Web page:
What is the Difference Between Marine Collagen and Bovine Collagen?

The most obvious difference is that they come from contrasting sources:

  • Marine Collagen – Comes from fish. Usually from the skins, scales and bones of deep water fish.
  • Bovine Collagen – Comes from cattle. Usually from the skin, bones and cartilage of cows.

In terms of what the type of collagen protein that they contain, there is evidence that marine collagen supplements are rich in Type I and II collagen (found in your eyes and cartilage – amongst other things) whilst bovine collagen powder is a great source of Type I and III collagen (the predominate protein in your skin).

Is Marine Collagen Better Than Bovine Collagen?

As stated above, there is a slight difference in the composition of marine and bovine collagen which may affect which one you decide to take.

However, there are other factors that you might like to consider:

  • Religious Considerations – Not all faiths consume either cow or pig products and so collagen powder derived from these sources are unacceptable.
  • Ethical Considerations – Many of us are becoming more conscious of where our food – and dietary supplements – come from and are thinking more about both the ethical dilemma of intensively farming animals and the environmental costs of such practices. For many, marine collagen is considered a more sustainable product. Plus fish skins and scales are generally discarded unused and extracting marine collagen from them is a good way of utilising what would be a wasted resource.

Why Can’t You Take Marine Collagen Whilst Pregnant?

This is a twofold concern:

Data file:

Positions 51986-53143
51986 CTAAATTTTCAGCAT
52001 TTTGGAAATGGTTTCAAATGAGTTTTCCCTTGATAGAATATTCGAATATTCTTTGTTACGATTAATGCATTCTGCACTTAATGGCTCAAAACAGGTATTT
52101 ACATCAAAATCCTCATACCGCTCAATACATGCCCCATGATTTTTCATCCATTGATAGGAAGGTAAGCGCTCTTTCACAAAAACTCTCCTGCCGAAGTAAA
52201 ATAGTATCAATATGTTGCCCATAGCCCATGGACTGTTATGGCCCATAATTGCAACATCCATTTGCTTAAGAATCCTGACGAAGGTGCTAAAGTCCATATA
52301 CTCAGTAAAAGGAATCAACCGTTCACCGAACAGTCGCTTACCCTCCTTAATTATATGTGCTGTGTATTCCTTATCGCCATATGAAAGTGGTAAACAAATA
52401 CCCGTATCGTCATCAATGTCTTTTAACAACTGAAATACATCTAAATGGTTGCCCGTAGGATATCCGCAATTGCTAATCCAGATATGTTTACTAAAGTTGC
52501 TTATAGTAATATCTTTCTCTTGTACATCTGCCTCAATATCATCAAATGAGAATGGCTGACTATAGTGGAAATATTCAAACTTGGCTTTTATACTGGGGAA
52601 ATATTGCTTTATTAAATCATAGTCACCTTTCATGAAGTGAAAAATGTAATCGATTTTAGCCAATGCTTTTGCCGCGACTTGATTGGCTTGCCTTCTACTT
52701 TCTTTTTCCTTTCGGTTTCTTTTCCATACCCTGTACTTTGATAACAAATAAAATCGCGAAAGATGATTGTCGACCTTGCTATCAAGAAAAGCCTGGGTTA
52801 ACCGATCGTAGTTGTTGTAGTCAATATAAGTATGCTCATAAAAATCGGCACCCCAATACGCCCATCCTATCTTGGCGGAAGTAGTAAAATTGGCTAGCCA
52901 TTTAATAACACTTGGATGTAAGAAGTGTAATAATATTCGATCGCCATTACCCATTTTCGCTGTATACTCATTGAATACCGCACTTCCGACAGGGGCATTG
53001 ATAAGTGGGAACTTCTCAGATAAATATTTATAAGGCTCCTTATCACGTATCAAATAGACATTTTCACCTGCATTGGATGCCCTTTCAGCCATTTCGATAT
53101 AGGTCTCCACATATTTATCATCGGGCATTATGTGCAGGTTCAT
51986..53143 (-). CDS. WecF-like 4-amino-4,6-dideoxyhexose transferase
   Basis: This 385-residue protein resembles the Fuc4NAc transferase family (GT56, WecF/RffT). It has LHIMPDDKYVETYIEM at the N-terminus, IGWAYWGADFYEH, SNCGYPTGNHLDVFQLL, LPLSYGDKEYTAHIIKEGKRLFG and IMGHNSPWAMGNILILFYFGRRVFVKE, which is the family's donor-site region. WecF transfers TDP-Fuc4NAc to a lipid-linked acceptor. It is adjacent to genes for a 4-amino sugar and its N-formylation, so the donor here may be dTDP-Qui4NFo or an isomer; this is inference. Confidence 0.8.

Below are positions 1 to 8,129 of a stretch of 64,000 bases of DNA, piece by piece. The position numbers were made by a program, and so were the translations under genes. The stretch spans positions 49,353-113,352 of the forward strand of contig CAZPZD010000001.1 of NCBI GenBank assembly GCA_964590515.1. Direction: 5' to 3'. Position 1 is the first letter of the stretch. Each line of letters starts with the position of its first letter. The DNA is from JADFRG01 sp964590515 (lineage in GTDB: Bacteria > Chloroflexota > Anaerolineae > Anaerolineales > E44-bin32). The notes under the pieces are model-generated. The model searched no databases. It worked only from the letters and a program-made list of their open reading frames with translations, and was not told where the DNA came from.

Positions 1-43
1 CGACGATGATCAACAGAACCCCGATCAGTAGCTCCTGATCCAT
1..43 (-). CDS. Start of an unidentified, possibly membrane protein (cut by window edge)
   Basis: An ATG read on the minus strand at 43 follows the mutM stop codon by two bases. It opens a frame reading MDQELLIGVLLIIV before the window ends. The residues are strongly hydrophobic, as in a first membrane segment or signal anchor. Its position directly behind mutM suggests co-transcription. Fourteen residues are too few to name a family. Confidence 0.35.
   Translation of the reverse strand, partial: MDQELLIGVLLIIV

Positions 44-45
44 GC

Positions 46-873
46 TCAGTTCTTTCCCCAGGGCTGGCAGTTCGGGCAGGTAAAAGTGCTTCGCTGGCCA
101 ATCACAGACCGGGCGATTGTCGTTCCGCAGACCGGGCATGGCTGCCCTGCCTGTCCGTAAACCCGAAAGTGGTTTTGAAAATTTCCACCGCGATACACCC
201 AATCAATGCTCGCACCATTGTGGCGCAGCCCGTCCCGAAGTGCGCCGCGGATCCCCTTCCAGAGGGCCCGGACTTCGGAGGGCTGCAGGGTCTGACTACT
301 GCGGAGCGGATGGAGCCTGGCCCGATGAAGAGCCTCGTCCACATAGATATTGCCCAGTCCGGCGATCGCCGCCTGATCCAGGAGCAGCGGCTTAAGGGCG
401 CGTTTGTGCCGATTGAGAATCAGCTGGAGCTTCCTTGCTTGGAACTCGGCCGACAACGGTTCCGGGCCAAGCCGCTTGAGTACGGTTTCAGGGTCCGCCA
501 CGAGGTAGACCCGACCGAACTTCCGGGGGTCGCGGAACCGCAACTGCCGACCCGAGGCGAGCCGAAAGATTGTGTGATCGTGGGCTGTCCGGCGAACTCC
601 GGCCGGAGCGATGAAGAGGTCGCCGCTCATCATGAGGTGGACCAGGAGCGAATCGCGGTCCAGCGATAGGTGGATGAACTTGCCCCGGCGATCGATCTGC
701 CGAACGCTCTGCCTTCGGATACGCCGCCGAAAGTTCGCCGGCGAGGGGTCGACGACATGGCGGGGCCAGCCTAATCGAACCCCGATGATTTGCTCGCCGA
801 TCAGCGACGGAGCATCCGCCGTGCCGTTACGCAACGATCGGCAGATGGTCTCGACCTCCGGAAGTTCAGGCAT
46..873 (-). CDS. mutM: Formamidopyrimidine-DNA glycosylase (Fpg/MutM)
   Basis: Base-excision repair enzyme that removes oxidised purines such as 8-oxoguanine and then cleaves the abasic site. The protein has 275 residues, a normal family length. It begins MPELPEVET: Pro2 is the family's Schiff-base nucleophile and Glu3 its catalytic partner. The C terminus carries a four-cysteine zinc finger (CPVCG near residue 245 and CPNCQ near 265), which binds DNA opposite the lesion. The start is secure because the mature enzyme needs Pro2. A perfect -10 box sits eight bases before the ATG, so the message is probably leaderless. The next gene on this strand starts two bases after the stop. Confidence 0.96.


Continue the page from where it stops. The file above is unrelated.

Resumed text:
• Fish-Based Products can be Allergens. Many people have allergies to fish and marine collagen can be a trigger.
  • Risk of Heavy Metals – Some fish are being pulled from our oceans registering worrying levels of heavy metals, like Mercury.

Our advice is that you talk to the healthcare professional that is assisting you through your pregnancy.

If you check the packaging on your chosen marine collagen supplement they will find that some brands of marine collagen powder claim that they are safe for pregnant and nursing mothers. Always seek medical advice before taking anything.

Some Problems with Marine Collagen

The first one is that marine collagen is still the product of a living creature and so isn’t suitable for those following a plant-based diet.

Ethical concerns aside, some people don’t like the taste of marine collagen.

Personally, I’ve experimented with a number of brands and I recommend taking whatever collagen powder you decide on stirred into your morning cup of coffee or tea.

Alternatively, add it to a protein smoothie or at least a glass of juice. I have sensitive taste buds and appreciate that very few collagen supplements are truly ‘tasteless’, no matter what the manufacturers claim!

Please see here for more information, prices and current availability of marine collagen brands.